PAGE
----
Innovation has a highly significant role to play in helping to avert the possibility of a ‘middle-income trap’ in emerging economies like China. As such economies exhaust the possibilities of maintaining their competitiveness through the reallocation of labor from low-productivity rural employment and through technology catch-up, so their continued growth in per capita income comes to depend on enhancing their competitiveness and productivity through innovation (World Bank, 2013).
On the face of things, China has made substantial progress along the road to becoming an innovation-based economy. While the share of global R&D expenditure accounted for by developed economies has dropped since 2002, China's has risen steadily. Expressed in terms of total R&D expenditure as a percentage of gross domestic product (GDP), China's rate of catching up is even more impressive (SPI, UNU-Merit and AIT, 2014). China has become the most prominent R&D hub in emerging economies, followed some way behind by India. Both countries have also become net exporters of R&D services as their growing R&D competence and status attract more R&D projects (Berger, 2012). Similarly, the number of patent applications coming from China rose from a very low level in 2000 to reach in 2010 around two-thirds of Japan's and half those of the United States’ (SPI, UNU-Merit and AIT, 2014).
China ranks relatively high compared to other major emerging economies for its ‘innovation’ according to the Global Competitiveness Report (World Economic Forum, 2015). In the 2015 results, China ranked 31st out of a total of 140 countries for which data were collected. This rank was higher than that achieved by Brazil, India, Russia, and South Africa. In the 2015 Global Innovation Index, China ranked 29th out of 141 countries, the highest rank among emerging economies (Global Innovation Index, 2015). China also attained the 1st rank for high-technology exports. However, despite the country's heavy expenditure on R&D and high patent production, these rankings imply that its real innovation achievement continues to remain a modest one compared to developed countries (Cao, Li, Li, and Liu, 2013).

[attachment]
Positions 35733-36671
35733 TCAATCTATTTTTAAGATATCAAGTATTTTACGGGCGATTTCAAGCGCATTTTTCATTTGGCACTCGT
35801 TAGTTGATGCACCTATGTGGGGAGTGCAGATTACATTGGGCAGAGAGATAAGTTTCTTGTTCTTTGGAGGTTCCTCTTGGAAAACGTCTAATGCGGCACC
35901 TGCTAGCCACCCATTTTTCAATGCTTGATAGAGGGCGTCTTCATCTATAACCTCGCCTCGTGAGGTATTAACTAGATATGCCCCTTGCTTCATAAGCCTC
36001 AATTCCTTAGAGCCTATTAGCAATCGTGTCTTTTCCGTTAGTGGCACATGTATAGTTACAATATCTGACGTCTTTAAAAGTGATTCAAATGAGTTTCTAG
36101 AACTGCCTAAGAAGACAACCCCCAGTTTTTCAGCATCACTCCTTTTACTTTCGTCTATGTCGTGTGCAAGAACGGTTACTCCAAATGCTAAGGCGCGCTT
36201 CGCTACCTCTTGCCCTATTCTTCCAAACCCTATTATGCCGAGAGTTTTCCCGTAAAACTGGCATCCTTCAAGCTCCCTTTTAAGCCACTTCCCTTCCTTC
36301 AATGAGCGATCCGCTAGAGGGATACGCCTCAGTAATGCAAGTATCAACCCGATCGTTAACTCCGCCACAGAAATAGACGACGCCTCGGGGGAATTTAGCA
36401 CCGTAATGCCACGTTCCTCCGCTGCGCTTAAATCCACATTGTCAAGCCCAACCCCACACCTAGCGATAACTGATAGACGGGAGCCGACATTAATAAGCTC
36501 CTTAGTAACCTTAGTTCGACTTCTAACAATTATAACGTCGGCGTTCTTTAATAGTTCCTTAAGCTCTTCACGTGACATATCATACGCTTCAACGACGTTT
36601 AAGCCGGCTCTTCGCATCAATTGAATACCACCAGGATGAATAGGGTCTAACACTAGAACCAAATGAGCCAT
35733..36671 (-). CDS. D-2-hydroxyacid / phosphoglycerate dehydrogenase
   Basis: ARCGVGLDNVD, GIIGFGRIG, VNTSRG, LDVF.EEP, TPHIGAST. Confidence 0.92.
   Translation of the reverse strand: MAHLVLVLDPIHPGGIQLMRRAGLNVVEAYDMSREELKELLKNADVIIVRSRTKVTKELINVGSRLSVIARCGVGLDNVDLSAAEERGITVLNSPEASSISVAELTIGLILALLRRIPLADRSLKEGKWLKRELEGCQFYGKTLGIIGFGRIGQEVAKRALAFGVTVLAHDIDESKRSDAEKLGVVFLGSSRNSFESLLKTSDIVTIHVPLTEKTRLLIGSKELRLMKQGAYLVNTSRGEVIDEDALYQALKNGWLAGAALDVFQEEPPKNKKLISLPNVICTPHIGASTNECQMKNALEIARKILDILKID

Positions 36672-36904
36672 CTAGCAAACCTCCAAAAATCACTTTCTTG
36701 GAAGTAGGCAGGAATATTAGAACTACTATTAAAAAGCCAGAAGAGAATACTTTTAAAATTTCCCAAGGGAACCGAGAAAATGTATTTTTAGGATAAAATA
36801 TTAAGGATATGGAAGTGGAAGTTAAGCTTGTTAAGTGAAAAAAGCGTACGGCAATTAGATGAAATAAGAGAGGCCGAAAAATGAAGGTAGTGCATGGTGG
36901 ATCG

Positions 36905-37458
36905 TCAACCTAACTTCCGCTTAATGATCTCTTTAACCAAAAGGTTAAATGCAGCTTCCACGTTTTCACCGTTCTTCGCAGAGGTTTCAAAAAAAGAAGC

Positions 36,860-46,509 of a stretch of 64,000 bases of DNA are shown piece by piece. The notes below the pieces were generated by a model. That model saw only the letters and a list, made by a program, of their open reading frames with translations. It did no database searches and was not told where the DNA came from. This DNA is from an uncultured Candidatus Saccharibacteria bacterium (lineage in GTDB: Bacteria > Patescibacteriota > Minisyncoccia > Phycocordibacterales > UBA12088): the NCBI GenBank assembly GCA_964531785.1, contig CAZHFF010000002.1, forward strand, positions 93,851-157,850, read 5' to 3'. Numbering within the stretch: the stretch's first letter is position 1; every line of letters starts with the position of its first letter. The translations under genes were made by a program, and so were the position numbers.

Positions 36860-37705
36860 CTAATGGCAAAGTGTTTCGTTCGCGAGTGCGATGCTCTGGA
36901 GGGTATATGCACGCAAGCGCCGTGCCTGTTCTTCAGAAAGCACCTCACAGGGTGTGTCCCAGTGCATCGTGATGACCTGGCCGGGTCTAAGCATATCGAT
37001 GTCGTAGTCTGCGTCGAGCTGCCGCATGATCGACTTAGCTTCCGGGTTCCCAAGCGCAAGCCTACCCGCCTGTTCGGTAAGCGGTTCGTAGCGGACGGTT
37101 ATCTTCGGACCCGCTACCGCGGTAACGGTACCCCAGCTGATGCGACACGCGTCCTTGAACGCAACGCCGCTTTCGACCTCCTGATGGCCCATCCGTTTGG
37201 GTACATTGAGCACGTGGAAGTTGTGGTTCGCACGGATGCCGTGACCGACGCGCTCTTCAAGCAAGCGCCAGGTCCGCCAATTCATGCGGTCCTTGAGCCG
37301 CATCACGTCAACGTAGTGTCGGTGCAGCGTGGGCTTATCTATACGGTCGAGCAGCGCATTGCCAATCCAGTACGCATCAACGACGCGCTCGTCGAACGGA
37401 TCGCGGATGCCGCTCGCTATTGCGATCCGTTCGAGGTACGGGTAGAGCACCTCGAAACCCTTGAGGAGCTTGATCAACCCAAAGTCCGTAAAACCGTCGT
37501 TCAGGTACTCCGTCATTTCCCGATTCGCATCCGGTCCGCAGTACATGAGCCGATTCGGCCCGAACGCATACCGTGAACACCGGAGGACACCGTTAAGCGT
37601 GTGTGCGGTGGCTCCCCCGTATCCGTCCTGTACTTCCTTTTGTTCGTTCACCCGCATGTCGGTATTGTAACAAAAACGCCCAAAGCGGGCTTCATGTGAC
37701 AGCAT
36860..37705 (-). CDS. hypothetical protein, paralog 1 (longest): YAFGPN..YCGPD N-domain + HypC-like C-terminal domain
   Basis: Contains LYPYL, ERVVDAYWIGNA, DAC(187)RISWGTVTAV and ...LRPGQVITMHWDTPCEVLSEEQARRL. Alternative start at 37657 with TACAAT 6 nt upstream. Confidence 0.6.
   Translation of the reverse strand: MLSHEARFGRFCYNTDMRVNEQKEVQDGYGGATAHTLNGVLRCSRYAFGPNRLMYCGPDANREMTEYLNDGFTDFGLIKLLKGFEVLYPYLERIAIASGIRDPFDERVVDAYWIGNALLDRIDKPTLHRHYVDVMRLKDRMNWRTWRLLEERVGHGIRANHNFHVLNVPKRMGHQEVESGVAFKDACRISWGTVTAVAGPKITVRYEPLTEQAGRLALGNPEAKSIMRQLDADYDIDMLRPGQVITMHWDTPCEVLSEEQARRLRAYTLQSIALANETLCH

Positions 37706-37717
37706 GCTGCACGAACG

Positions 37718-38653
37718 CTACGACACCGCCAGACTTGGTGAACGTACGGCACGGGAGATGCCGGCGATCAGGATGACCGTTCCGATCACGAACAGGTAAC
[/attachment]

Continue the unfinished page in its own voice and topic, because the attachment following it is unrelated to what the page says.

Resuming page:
Part of the problem China faces is that R&D investments in cutting-edge industries, such as aerospace, biotechnology, and energy-efficient automobiles, may take 15–20 years before they can be commercialized and produce returns. On the other hand, some other knowledge-intensive fields such as information and communications technology (ICT) should yield much faster returns.